Sad child torn picture.jpgIn an effort to help parents in high-conflict decision-making disputes, New York courts are now appointing “Parenting Coordinators.”

Professor Andrew Schepard of the Hofstra University School of Law in his  article, “Parenting Coordinator for High Conflict Parent” N.Y.L.J., 5/8/03, p. 3 col. 1, explained the role of Parenting Coordinator as “a combination educator, mediator and sometimes-therapist who helps parents develop conflict-management skills and decides disputes if they cannot. . . . [B]y supervising parenting and resolving conflict, a Parenting Coordinator helps high-conflict parents develop a tolerable working relationship (usually parallel as opposed to cooperative parenting) for the benefit of their children.”

In her 2007 article “Working with Parenting Coordinators” in the Summer, 2007 issue of the Family Advocate, the publication of the American Bar Association’s Section of Family Law, Eve Orlow, Ph.D., noted that a Parenting Coordinator mixes counseling and parent education with mediation and arbitration.

New York’s 8th Judicial District (the extreme west) has formalized the appointment process. Its court rules note:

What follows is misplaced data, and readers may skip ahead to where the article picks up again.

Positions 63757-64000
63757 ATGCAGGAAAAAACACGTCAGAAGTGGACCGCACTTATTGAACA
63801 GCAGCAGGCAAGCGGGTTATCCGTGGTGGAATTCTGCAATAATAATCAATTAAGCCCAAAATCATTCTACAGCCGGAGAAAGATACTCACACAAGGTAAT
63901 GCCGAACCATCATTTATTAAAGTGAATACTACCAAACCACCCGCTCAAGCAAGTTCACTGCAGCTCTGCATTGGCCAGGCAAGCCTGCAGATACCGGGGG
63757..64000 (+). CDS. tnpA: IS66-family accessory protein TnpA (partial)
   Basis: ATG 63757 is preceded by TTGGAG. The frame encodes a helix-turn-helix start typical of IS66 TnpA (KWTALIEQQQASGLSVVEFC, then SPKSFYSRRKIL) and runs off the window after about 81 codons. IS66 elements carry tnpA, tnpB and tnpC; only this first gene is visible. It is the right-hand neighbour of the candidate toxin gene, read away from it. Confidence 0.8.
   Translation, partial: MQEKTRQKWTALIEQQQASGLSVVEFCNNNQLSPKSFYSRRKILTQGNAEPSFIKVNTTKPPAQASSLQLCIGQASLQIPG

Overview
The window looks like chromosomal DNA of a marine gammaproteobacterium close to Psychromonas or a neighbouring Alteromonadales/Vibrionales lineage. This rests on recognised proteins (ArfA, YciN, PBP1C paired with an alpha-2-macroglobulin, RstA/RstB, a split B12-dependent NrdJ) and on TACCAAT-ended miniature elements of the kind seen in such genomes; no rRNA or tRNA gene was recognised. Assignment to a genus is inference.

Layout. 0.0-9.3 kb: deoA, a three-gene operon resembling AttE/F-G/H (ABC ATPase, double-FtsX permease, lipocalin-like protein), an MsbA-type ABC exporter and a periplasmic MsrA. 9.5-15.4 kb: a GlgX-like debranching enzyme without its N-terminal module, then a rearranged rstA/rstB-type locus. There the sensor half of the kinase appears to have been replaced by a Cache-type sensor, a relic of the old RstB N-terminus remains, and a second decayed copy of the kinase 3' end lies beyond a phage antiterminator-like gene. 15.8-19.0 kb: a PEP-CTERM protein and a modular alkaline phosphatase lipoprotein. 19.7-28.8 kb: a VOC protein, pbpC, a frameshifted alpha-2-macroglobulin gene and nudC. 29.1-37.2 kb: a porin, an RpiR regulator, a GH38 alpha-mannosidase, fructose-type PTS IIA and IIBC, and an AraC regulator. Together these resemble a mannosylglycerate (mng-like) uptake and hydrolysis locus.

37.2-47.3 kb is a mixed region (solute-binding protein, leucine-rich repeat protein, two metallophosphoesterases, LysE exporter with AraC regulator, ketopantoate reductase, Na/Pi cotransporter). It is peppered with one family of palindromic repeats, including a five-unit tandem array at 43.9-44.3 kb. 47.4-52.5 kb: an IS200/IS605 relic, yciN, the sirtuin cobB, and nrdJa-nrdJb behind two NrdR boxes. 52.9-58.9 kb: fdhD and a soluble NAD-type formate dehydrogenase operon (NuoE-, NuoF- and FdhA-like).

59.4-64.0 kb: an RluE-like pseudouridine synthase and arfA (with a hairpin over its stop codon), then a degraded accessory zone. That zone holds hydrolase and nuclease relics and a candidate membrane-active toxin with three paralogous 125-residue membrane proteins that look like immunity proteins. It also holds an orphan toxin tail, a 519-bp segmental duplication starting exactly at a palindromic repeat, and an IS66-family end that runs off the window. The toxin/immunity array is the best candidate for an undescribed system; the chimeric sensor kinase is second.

Parenting coordination is a child-focused alternative dispute resolution (ADR) process in which a mental health or legal professional with mediation training and experience assists high conflict parents to implement their parenting plan by facilitating the resolution of their disputes in a timely manner, educating parenting about children’s needs. With prior approval of the parties and the court, the PC may make decisions within the scope of the court order or appointment contract.

The overall objective of parenting coordination is to assist parents in high conflict to implement their parenting plan, to monitor compliance with the details of the plan, to resolve conflicts regarding their children and the parenting plan in a timely manner, and to protect and sustain safe, healthy and meaningful parent-child relationships. Parenting coordination is a quasi-legal, mental health, alternative dispute resolution process that combines assessment, education, case management, conflict management and, upon consent, sometimes decision making functions.

New York courts seem to favor therapeutic or forensic evaluation backgrounds, rather than mediation skills and experience. Moreover, as Parenting Coordinators in New York are without final decision-making power, they may simply add another layer to the judicial process; in some instances only fueling the bitterness of one or both parents.

New York’s judiciary securely guards its exclusive power to make custody and visitation decisions.  Thus, in its October, 2011 decision in Silbowitz v. Silbowitz, the Appellate Division, Second Department reminded us that:

Although a court may properly appoint a Parenting Coordinator to mediate between parties and oversee the implementation of their court-ordered parenting plan, a court may not delegate to a Parenting Coordinator the authority to resolve issues affecting the best interests of the children.

Continue Reading Are Parenting Coordinators Too Little, Too Late in Custody and Visitation Disputes?